St. Jean – White House Cemetery

It’s a grey day as we arrive at White House Cemetery, three quarters of a mile north east of the Menin Gate, on the road to St. Jean (Sint-Jan) and Wieltje.

Cemetery entrance.

Before we go in, if we pan from left…

…to centre…

…to right,…

…you can see that this is a cemetery of two halves.

Beyond the Stone of Remembrance in the eastern half of the cemetery,…

…the graves of Plot III stretch away into the distance.  The final headstone on the right of the front row…

…is the only Indian Army burial here, Lieutenant C. M. A. Allardice of the 14th King George’s Own Ferozepore Sikhs, attd. 47th Sikhs, Mentioned in Despatches, who died on 26th April 1915.

The graves in Plot III are all in uniform, neat, regimented rows,…

…whereas those in the western half of the cemetery are more haphazard, and certainly far more unevenly spaced.  And by now you know what that means; one half of this cemetery, the western half, consists mainly of burials made during the war, and the other half consists entirely of post-war reinterments, hence the regimented nature of Plot III.

Plot I looking west, Row E in the foreground.  There are only four plots here, and one of those consists of one long row of burials, as the cemetery plan, with the usual thanks to the CWGC, shows.  During the war the first burial was made here in April 1915, and the last in April 1918, although the cemetery was not used consistently in between these dates.

We shall tour the cemetery in a clockwise direction, beginning with the rows along the boundary in this shot.

The sixteen headstones along the wall are all special memorials to men who are either known or believed to be buried in this cemetery.  In front is Plot I Row K, which continues with the ten spaced out headstones along the wall in the background,…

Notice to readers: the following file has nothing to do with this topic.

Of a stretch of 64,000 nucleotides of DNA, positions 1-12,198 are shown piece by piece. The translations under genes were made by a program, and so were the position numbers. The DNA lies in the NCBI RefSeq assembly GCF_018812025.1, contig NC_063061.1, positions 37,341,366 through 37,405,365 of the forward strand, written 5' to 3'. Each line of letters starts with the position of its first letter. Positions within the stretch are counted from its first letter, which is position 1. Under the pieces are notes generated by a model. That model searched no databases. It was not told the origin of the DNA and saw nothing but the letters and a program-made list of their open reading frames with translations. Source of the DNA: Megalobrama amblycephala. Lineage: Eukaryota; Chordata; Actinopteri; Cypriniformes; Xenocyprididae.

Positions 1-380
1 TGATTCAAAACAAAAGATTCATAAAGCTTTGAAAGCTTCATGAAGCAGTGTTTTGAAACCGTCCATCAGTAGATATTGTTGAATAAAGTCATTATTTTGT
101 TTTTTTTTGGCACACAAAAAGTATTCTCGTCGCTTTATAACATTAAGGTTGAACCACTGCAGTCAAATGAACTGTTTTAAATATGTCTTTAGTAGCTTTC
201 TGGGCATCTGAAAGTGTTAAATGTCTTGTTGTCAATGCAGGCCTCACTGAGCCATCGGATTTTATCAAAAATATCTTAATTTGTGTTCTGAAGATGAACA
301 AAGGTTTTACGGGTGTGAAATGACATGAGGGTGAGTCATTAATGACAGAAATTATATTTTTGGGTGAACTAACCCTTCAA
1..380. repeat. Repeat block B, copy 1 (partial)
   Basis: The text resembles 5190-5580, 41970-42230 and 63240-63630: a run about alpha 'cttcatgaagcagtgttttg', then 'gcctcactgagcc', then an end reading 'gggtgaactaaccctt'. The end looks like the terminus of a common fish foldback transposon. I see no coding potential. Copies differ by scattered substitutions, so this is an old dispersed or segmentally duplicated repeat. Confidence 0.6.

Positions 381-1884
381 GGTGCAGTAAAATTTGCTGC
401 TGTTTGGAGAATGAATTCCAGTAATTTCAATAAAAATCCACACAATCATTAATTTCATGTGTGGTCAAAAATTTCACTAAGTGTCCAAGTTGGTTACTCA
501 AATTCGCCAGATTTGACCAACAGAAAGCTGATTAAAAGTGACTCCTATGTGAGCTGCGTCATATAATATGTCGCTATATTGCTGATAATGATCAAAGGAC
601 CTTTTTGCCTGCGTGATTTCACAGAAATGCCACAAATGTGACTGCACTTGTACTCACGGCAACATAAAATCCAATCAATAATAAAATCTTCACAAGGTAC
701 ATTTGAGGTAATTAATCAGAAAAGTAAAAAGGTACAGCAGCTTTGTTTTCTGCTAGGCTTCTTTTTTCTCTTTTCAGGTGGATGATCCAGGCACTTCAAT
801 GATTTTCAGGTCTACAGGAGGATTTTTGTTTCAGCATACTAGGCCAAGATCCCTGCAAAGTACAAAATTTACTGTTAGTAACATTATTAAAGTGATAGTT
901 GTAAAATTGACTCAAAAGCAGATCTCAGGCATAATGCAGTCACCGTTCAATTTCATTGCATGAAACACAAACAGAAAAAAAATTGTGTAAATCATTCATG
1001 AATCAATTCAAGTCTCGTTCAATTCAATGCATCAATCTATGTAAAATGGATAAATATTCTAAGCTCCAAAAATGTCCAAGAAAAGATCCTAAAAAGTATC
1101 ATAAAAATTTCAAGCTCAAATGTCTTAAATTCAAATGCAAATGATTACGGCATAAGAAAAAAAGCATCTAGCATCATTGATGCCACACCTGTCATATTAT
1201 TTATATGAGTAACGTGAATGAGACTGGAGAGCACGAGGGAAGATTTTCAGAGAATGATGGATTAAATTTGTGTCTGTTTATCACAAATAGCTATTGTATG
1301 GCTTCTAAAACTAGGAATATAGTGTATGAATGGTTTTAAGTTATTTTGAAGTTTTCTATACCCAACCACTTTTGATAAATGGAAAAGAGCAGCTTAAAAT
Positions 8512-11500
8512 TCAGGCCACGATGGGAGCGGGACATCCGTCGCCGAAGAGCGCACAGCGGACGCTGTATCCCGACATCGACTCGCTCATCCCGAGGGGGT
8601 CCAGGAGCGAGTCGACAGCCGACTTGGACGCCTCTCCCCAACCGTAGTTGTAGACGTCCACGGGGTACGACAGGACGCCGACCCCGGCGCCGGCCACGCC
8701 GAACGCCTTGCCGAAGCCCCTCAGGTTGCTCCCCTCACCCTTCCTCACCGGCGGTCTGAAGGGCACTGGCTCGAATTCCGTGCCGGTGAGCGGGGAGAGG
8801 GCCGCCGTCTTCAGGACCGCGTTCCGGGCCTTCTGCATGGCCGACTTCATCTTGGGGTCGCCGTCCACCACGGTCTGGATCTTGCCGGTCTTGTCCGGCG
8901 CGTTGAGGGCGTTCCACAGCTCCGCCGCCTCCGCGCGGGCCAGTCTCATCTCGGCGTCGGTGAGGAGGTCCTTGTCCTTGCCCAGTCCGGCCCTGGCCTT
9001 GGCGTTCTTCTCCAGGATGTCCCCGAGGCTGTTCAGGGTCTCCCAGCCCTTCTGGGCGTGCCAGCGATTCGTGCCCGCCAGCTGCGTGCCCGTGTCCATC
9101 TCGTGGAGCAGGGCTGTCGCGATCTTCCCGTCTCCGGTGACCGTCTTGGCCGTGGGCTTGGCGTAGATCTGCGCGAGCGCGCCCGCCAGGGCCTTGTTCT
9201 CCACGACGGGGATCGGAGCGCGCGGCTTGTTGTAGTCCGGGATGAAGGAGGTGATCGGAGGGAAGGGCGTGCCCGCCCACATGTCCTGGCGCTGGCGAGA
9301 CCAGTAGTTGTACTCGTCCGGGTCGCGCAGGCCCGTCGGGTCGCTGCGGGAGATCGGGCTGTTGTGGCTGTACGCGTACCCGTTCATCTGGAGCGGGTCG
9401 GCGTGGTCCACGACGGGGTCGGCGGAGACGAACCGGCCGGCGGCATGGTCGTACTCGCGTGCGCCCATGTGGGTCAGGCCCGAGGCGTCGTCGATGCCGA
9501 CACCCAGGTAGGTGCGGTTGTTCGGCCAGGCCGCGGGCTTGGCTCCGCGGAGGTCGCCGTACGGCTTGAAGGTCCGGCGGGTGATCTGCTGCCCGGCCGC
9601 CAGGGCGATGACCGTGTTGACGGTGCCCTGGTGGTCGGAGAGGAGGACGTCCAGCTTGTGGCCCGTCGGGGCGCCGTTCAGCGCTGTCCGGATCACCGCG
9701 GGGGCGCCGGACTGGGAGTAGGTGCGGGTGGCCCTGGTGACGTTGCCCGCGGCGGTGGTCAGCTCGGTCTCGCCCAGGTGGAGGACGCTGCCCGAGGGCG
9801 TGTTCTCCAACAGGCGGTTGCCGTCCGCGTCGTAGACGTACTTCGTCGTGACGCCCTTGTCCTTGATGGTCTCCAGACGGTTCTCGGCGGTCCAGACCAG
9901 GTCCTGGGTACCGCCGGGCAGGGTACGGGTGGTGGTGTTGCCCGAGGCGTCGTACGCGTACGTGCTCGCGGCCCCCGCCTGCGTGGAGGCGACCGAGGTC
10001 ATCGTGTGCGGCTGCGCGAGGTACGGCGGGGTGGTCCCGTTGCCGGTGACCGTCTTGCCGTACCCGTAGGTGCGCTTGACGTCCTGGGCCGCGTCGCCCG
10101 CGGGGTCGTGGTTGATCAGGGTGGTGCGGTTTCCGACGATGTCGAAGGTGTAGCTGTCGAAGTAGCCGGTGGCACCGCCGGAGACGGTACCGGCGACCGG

…but which starts, just inside the cemetery entrance, with these three graves, one undergoing renovation, slightly isolated from the rest of the row,…

…and visible in the left background here as we look back along the row from the other end.  The headstone on the far right is a continuation of Row K.

Looking east from Plot I Row I,…

…and panning left from the same spot.  Next to Row I on the right, the slightly indented row contains eight British Second World War casualties, all killed on 22nd or 23rd May 1940, and one Belgian, killed the following day.  Note the artillerymen buried in Row H, front left,…

…some of the 161 men of the Royal Field or Garrison Artillery buried here.  This view looks north from the southern corner of the cemetery, Plot I Row H in the foreground, and there are more special memorials along the western boundary wall on the left.

Twenty seven of them in total,…

…with a Duhallow Block explaining the circumstances (below).

Ninety men in total were originally buried in the four cemeteries named on the Block, the rest, identified or otherwise, now reinterred elsewhere in this cemetery

To the right of and beyond the hut in the background, along the far edge if the field, you can see where a water course passes beneath the road.  This is the Bellewaerdebeek, which flows from west to east (right to left) from here to Potijze and eventually, after some meandering, empties itself into the lake at Bellewaerde just north of Hooge.  Once upon a time a large white house stood on the banks here, and it is from this that the cemetery took its name.  Separated by a small gap at this end of the row of special memorials, a twenty eighth headstone…

…is simply inscribed, at the top, ‘To the memory of’.

Captain William Ernest Andrews, Royal Irish Rifles, was killed on 2nd August 1915 aged 23 and originally buried at Lankhof Chateau* (and also, originally, unidentified, as you can see on this Graves Registration Report Form), although his grave was later lost.

*we visited the bunkers that still survive at Lankhof Farm, where the chateau once stood, recently.

Part of Plot I Row C in the foreground, with Row B behind, and, after the gap, Row A.  The men in the foreground are Highland Light Infantrymen killed on 1st November 1917.